Mumbai recalls 'fine gentleman' Nazir Hoosein behind Liberty Cinema

Updated: May 15, 2019, 08:11 IST | Shaheen Parkar and Dalreen Ramos |

Nazir Hoosein had made Liberty synonymous with film premieres, while maintaining its old world charm and yet welcoming change

(Clockwise from left) Sridhar Rangayan with Shubha Mudgal and lyricist Saagar Gupta; Simin Patel, founder of Bombaywalla Historical Works, reminsing about Nazir Hoosein who ran the show at Marine Lines' iconic Liberty Cinema
(Clockwise from left) Sridhar Rangayan with Shubha Mudgal and lyricist Saagar Gupta; Simin Patel, founder of Bombaywalla Historical Works, reminsing about Nazir Hoosein who ran the show at Marine Lines' iconic Liberty Cinema

A young boy, very stylish, wearing sunglasses, a bow tie and shorts, picked up a pickaxe with great difficulty before hitting it on the ground, Simin Patel, founder of Bombaywalla Historical Works, describes Nazir Hoosein's look at the foundation laying ceremony of Liberty Cinema in 1947. Hoosein, who passed away on Sunday, was synonymous with the iconic cinema house in Marine Lines. Car racing was, however, his first love, says Atul Kumar, trustee at Art Deco Mumbai, as many others share their tales of Hoosein.

Liberty Cinema, which Hoosein had inherited, was his second love, after car racing, Kumar explains. Constructed by his father Habib Hoosein, on the land belonging to Lotus Trust, on a 999-year lease, the cinema house was named in spirit of Independence. Hoosein "maintained the place immaculately — the curtain mechanisms still work, and the carpet and most of the seating is still original," says Kumar, adding, "He had tremendous attention to detail. I hope the cinema stays for generations."

Ridley Abbott was the architect behind the cinema house and the first film screened here was Mehboob Khan's Andaz on March 21, 1949. Vittoria Di Sica's Bicycle Thieves also had its India premiere here. "For me, Liberty is the last structure that marks the end of the age of Art Deco," Patel says.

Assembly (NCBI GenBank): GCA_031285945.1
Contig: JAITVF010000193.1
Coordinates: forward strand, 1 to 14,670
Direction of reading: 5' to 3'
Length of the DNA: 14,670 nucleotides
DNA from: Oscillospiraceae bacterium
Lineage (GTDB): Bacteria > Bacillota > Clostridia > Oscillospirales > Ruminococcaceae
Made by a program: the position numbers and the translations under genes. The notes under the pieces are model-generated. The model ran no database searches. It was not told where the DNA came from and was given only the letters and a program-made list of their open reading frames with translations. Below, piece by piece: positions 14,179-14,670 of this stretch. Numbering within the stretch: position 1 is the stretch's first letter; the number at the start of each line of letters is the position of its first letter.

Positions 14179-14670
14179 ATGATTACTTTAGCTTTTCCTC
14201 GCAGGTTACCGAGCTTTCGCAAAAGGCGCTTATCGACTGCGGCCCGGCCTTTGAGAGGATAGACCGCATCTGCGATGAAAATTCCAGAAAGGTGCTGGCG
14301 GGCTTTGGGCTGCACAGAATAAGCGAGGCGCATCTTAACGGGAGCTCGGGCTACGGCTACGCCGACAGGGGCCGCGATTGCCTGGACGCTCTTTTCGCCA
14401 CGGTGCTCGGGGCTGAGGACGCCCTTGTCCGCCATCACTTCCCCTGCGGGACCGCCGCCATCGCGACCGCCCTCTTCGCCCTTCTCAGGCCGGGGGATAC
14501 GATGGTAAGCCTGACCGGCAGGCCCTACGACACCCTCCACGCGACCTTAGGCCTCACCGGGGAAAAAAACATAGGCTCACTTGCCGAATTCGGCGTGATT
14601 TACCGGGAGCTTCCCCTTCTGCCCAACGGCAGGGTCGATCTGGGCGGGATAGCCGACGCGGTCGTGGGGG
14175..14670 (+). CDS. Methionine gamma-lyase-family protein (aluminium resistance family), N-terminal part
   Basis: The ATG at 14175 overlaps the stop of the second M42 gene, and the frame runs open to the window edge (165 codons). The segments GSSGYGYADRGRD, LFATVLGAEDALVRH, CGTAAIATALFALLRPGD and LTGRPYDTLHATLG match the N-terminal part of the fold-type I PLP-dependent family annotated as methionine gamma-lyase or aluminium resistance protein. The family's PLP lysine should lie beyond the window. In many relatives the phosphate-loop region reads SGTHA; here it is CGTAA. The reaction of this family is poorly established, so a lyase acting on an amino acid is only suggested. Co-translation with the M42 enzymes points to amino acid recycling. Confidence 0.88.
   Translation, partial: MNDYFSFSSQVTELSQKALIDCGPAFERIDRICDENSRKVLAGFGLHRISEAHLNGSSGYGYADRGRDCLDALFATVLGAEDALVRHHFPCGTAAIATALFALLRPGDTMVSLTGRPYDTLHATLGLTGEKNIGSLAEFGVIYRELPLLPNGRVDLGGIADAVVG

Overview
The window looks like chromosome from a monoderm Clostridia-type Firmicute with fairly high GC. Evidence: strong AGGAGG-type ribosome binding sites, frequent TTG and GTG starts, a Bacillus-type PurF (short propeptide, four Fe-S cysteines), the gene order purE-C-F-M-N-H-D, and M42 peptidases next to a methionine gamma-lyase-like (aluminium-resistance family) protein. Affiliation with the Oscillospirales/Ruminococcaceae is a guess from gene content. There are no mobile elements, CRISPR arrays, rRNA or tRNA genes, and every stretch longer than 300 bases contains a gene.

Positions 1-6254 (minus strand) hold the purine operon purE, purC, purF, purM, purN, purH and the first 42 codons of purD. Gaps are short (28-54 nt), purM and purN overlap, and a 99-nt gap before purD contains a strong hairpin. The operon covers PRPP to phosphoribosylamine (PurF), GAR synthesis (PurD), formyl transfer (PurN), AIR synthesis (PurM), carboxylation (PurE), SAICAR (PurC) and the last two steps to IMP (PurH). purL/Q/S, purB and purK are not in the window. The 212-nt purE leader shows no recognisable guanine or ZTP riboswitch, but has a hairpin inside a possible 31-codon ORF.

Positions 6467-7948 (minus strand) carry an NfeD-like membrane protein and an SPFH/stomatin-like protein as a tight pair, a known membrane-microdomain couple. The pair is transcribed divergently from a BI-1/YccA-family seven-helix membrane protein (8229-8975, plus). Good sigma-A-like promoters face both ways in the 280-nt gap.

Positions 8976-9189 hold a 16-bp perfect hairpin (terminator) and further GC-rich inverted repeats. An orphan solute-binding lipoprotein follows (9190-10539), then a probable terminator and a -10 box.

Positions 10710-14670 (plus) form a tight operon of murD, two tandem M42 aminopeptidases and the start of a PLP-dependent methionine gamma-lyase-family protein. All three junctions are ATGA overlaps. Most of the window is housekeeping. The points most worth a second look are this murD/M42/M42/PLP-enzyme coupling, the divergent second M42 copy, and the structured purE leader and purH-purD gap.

Marine Lines

Witness to change

The cinema has also been hosting the KASHISH Mumbai International Queer Film Festival since its fifth edition in 2014. Sridhar Rangayan, the festival director, says, "When the Supreme Court first recriminalised section 377 in 2013, we were perplexed about how to manage the festival. Our numbers were also growing and we needed a bigger venue. When we approached Hoosein, he immediately said yes. He also told us he would work at the lowest possible cost for us," recalls festival director Sridhar Rangayan.

Hoosein was given a standing ovation in both 2014 and 2015 at the theatre for his speech about the transgender community getting its rights. "One of the last things he said on his hospital bed was how KASHISH has to take place at Liberty," Rangayan says, adding that he is positive about Hoosein's wife Mrunal Gole carrying on the legacy. "It has been a life-changing experience for every filmmaker to see their film screened at Liberty," he adds.

'Lived life on his terms'

More than anything, trade analyst Amod Mehra describes Hoosein as a "fine gentleman" who was passionate about his work. "Nazir saab was also a person who would never bow down to anyone. He lived life on his own terms. One of the earlier films that had a big premiere at Liberty was Mother India [1957]. Liberty's fortunes turned around by Sooraj Barjatya's Hum Aapke Hain Koun..!, which ran houseful for 44 weeks. I vividly recall the red jeep that Salman Khan used in the movie; it was parked outside the theatre on display," Mehra recalls.

Liberty was the hub of all film premieres back then, veteran actor Prem Chopra says. "It was a big thing back then. We would look forward to them, especially at Liberty. Actors would dress up and fans would queue outside Liberty since early evening. Every actor knew him personally. His name was synonymous with film premieres," Chopra says. "I remember attending the premiere of Duplicate in 1998," reminisces filmmaker-choreographer Farah Khan. "Karan Johar also hosted the premiere of Kuch Kuch Hota Hain [1998] at Liberty. I shot the iconic Woh Ladki Hain Kahan track from Dil Chahta Hain [2001] there. Liberty had a beautiful old world charm. Once you entered the foyer, you were transported into another world. He took care that it was spick and span," she describes.

New era

Carnival Cinemas took over Liberty over a year ago. However, Hoosein continued to own the building, where he also lived. "It is also lent for film shootings. Rajkumar Hirani shot for Sanju [2018] at the theatre," says Carnival Cinemas spokesperson, adding, "The theatre still has the old 35mm roll projector. We have planned a series of events for the movie Maine Pyar Kiya, which completes three decades this year. There are also plans to screen old classics."

The year Liberty Cinema was born

Inputs by Sonil Dedhia

Also View Photos: These vintage photos of Mumbai theatres will take you back in time

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